Bringing the Sono Sion to the USA
Sono is talking about bringing the Sion hatchback EV to the United States in addition to its European launch. Company representatives took the Sion on tour across the United States in October 2022. They showed off their sample vehicle, dubbed “Neptune,” at multiple locations coast to coast. New York City was one of the first stops, followed by Detroit, ending with multiple stops in sunny, EV-eager California. People gave the affordable EV a usually positive reception.
Sono hasn’t made Sion EV reservations available in the USA yet. However, it offers a waitlist page so interested people can get an email when the Sion arrives on America’s shores. Meanwhile, TechCrunch reports the company has 20,000 consumer preorders in Europe and 22,000 more reservations from car rental enterprises. One of the biggest commercial orders comes from the FINN car subscription service, which wants 12,000 of hatchback EVs. This major order circles back to a potential American connection since FINN also operates its service in the United States.
Sono’s only currently planned manufacture is through Valmet Automotive, a partner in Finland. Valmet plans to start assembly line production in 2025 and build 257,000 compact EVs by 2030. If Sono chooses to import Valmet-made Sions to the USA, they won’t qualify for the $7,500 Clean Vehicle Credit under the Inflation Reduction Act. The Act offers tax credits only to EVs with American-assembled batteries and final vehicle assembly in the U.S.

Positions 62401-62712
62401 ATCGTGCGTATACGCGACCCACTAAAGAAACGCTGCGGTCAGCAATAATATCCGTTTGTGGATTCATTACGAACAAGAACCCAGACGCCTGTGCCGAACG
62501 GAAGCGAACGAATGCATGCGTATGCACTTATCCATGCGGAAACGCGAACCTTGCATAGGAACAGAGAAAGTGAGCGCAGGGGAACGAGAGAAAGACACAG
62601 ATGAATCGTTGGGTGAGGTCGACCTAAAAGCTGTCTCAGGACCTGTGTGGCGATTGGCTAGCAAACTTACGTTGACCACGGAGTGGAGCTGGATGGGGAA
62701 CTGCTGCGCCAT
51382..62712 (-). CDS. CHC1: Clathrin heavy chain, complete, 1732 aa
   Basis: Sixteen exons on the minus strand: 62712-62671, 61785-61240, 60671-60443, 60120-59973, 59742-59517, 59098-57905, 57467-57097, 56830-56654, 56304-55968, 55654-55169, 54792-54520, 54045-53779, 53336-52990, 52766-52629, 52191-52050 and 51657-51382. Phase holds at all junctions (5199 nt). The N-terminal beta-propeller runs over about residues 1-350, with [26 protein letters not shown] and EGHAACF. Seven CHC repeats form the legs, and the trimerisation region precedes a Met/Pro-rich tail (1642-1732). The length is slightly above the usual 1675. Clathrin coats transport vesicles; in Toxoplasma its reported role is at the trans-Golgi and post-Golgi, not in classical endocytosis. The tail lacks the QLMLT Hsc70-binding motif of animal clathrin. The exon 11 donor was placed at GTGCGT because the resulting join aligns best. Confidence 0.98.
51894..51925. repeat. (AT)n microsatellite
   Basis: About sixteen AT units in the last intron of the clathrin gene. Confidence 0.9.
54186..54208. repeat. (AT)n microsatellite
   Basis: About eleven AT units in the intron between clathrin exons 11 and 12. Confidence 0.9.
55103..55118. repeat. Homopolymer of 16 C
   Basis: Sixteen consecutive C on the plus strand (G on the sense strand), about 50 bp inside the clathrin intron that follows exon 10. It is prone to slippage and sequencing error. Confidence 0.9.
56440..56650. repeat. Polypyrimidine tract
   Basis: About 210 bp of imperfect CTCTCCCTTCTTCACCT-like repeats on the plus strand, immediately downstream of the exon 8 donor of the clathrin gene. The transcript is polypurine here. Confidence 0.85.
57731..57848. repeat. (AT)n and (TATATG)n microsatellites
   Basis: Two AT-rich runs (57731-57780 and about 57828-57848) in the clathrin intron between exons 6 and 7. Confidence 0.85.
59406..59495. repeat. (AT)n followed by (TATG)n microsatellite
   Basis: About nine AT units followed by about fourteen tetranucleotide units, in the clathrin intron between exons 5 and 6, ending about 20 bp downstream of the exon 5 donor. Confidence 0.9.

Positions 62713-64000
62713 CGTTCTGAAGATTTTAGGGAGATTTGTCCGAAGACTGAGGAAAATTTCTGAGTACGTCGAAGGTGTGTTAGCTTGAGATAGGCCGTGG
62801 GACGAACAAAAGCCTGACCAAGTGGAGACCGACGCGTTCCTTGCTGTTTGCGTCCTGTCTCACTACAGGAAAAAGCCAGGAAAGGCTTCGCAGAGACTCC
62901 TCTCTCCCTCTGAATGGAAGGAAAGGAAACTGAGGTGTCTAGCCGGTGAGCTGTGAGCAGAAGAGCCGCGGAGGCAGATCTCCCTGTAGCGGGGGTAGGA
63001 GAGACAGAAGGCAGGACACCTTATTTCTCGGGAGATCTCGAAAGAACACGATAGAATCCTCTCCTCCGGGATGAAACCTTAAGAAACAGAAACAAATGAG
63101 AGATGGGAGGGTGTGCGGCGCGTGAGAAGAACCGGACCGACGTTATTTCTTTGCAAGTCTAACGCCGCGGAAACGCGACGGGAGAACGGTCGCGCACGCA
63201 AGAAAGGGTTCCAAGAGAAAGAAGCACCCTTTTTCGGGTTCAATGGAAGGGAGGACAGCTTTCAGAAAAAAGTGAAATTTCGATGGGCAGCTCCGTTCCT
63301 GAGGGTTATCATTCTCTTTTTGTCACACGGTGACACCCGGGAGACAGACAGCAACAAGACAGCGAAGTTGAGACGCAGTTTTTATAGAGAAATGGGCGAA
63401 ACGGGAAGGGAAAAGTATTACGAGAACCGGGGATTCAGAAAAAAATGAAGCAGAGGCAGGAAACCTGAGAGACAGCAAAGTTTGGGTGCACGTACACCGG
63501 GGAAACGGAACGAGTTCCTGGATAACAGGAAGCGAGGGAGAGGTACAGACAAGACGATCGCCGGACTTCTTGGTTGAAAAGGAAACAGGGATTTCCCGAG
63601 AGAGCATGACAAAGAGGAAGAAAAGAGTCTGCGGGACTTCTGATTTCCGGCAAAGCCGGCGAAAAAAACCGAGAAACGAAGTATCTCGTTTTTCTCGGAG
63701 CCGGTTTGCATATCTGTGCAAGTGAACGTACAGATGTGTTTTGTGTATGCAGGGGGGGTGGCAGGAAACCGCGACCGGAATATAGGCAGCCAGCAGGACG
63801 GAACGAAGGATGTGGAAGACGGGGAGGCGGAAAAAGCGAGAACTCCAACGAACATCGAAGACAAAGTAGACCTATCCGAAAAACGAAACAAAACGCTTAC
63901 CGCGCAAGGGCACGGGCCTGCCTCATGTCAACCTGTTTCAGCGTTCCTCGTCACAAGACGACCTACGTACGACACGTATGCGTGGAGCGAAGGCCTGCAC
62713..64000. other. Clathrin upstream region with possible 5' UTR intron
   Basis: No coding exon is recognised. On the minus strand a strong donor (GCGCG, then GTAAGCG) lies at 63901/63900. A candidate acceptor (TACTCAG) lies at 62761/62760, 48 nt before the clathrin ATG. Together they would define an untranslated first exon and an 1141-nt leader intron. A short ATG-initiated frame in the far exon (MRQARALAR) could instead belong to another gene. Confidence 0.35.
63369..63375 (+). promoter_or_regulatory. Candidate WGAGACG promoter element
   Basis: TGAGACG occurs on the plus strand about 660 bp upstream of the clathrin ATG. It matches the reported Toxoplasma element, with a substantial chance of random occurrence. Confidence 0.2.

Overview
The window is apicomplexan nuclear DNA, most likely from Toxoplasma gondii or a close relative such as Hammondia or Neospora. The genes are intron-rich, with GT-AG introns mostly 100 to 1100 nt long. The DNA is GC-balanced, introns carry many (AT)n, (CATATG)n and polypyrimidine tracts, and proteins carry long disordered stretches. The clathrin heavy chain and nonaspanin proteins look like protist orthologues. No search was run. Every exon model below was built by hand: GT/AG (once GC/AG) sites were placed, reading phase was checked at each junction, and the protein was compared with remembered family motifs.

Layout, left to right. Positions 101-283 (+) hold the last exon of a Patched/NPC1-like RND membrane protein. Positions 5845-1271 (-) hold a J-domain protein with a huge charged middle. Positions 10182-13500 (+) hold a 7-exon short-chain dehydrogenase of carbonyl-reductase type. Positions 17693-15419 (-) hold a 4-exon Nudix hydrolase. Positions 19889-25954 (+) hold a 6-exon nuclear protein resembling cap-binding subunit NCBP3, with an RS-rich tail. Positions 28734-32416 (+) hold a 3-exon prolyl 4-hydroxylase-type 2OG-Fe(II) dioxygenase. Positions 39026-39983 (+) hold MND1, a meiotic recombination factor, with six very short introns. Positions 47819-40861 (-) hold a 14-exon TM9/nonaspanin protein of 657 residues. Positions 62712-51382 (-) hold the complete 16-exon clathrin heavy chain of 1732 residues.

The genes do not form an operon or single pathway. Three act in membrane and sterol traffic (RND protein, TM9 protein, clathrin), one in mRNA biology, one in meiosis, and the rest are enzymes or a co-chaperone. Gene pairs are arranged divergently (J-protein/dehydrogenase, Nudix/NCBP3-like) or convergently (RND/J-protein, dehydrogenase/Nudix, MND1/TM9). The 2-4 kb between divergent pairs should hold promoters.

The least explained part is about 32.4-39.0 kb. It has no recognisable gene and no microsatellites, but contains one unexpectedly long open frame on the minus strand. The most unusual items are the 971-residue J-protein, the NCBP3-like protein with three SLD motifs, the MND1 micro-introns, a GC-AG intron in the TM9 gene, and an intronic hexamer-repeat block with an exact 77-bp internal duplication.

However, Sono’s CEO Laurin Hahn said the company also seeks a manufacturing partner in America. Should the Sion pass U.S. regulatory hurdles and Sono find a company to build its vehicle in North America, the affordable family hatchback could get even cheaper, provided they meet Inflation Reduction Act guidelines.
Passenger and Commercial Possibilities
When selling to individual drivers rather than rental fleets, Sono currently uses a direct-to-customer model, at least in Europe. While it has a handful of showrooms most Sions are ordered online and will be delivered right to the purchaser’s door. Whether Sono means to use the same retail model in the USA remains unknown at this point. Such a system could eliminate dealer markups and keep the Sion’s low-cost appeal.
While the Sion is a family car, Sono also targets the commercial fleet market. The vehicle’s Car Sharing function is tailor-made for rentals, even though the company suggests it can be used to loan vehicles to family or friends. Power Sharing also enables the owner, whether individual or corporate, to dole out stored energy to other users and charge them for its use.
Beyond the Sion passenger EV Sono is exploring commercial uses with its polymer monocrystalline silicon cell solar panel technology. It plans to offer modular solar cladding mounted outside commercial vehicles to supplement its range with solar power. Its product lineup will include a solar bus kit for diesel buses to turn them into a sort of solar hybrid. It also intends to offer solar body panels for refrigerated trucks. Sono claims it can cut yearly energy use for refrigeration by half if a reefer truck is outfitted with its panels.
Sono’s solar electric technology could arrive in America as the Sion EV, solar equipment for trucks and buses, or both. While a pure solar-electric vehicle (SEV) isn’t yet possible, Sono shows the technology’s exciting potential. The Sion could be an intriguing, affordable EV option, especially for short-range city drivers in sunny areas of the Southwest and California.
The image featured at the top of this post is ©sonormotors.com.